Short version : No.
Would they be able to transform to another creature, and regress at will if they wanted to? Say this person transforms from human to a bulldog or something twice as big as a human
Your problem are essentially two key things :
Physics doesn't let you just suddenly generate energy (or equivalently mass). So let's say you want to convert to something one kilo less than are, that means converting the one kilo you loose into energy and letting it go away. That's nuclear bomb levels of energy every time they transform. The converse also applies : transforming back from something one kilo less to your original state will require you to suddenly acquire all that energy back, which is even harder.
Just one gram ...
It's probably worth noting that for the "Little Boy" bomb dropped on Hiroshima, the core was 64 kilograms but only 600 mg ( less than one gram ! ) was actually converted to energy. Little Boy was a 15 kT nuclear weapon so your shape-shifter losing one whole kilo would be equivalent to about a 1.7 Megaton nuclear weapon. I wouldn't want to be nearby when they change !
Physics is a cruel mistress and she's real fussy about converting mass to energy and back.
Biochemistry and life
The other problem is "to another creature". Making you look from the outside like another creature of the same mass is doable, but if you start changing cells and their operation then you start dying. Those cells have specific functions and they connect together into a complex biochemical machine that does not work when you start changing things like cell behavior.
We have names for various changes in cell functions as you describe : they are serious illnesses.
The term "person"
Who exactly is "you" and how do you maintain "you" when you change everything else ?
Your psychology and your body and connected by the biochemistry of the whole gizmo. Becoming e.g. a horse at a cellular level, means you no longer have the functions that knit together to make a human.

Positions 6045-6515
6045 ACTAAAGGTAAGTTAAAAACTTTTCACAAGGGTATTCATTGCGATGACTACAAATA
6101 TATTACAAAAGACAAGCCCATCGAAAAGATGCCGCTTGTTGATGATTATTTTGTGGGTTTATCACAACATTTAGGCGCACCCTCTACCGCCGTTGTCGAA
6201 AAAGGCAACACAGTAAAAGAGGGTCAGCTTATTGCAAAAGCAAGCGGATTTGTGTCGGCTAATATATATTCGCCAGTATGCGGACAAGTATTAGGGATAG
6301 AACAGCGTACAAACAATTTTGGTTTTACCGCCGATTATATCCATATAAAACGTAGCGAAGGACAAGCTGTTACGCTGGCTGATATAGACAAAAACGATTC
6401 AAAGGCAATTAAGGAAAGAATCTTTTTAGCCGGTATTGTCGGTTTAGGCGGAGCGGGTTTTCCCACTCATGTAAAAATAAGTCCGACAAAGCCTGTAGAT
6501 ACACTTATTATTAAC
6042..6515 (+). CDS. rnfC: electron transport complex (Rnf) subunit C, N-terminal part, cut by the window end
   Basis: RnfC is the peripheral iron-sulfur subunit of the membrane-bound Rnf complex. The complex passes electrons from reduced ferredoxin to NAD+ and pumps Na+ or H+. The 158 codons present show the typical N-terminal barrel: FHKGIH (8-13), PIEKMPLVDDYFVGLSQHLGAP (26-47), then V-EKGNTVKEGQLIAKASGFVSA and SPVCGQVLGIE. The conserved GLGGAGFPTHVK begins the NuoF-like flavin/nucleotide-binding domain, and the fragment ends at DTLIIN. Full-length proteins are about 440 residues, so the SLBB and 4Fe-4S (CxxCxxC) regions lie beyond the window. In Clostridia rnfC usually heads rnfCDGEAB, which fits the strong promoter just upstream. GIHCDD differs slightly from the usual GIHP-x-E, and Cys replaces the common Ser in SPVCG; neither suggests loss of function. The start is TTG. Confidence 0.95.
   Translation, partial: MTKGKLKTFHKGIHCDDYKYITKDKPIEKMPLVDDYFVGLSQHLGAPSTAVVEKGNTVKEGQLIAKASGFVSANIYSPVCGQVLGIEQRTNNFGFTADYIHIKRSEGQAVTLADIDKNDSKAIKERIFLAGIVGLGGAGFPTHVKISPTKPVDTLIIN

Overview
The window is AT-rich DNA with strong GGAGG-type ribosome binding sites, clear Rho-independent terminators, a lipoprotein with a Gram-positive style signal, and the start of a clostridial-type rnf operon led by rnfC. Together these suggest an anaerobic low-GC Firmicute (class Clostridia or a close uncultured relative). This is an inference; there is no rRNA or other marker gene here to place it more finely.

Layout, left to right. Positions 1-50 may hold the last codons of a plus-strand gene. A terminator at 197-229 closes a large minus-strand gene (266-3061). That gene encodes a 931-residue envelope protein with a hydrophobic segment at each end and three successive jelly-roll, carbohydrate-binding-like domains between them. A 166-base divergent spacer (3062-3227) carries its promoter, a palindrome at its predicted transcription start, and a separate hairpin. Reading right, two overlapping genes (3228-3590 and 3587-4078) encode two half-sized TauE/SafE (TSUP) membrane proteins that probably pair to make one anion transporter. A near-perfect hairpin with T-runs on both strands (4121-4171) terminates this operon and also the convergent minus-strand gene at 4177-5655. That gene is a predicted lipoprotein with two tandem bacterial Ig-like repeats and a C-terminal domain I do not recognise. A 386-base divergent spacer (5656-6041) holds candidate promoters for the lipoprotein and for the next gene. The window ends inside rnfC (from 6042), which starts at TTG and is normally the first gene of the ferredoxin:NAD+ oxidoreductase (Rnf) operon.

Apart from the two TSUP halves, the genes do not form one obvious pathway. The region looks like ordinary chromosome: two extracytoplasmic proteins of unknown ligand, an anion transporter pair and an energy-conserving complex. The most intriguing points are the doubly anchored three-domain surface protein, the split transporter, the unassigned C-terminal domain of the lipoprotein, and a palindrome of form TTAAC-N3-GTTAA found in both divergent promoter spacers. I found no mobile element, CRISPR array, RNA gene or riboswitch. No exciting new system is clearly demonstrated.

But even if all I change into is another human, that's still a problem.
I have a lot of things I have learned to do and expect to happen in a particular way. My coordination, movement and muscles are things I have learned to expect to do certain things in certain ways. When they don't perform as expected, you do things like trip, stumble, fall over, fail to catch the ball thrown to you, don't pick things up properly and so on.
Anyone who has had an injury that changes their movement capability permanently will know what I mean. I suffer from an ongoing knee problem I developed in my forties. Buy my brain learned to do things and it's hardwired ("muscle memory") and very hard to change without conscious effort. I still find myself absentmindedly trying to e.g. take two steps on a stairs ("the normal way") rather than the "one step at a time" approach I need to avoid pain and falling. You adapt a little over time (a long time) but the old "instincts" are still there waiting to (literally) trip you up. You'll e.g. stretch your gait too far (but it wasn't too far for thirty or forty years, but is now). You'll see that bus nearly ready to leave and instinct will say "run before it leaves", but one step will explain why you're not actually going to be able to do that.
You shape-shifter will find themshelves suddenly in possession of a set of limbs which don't work as expected. Their brain issues instructions they can't match and pretty soon your shape-shifter is face-planting and falling all over the place.
It's a bit like being a new-born. It takes a long time to learn how to use those legs and arms and keep your balance and you go very slowly from "helpless as a baby" to "ballet classes" :-). You take it for granted when you've been doing it all your life, but for your shape-shifter it's a whole new ball game every time. It's going to be very, very bad.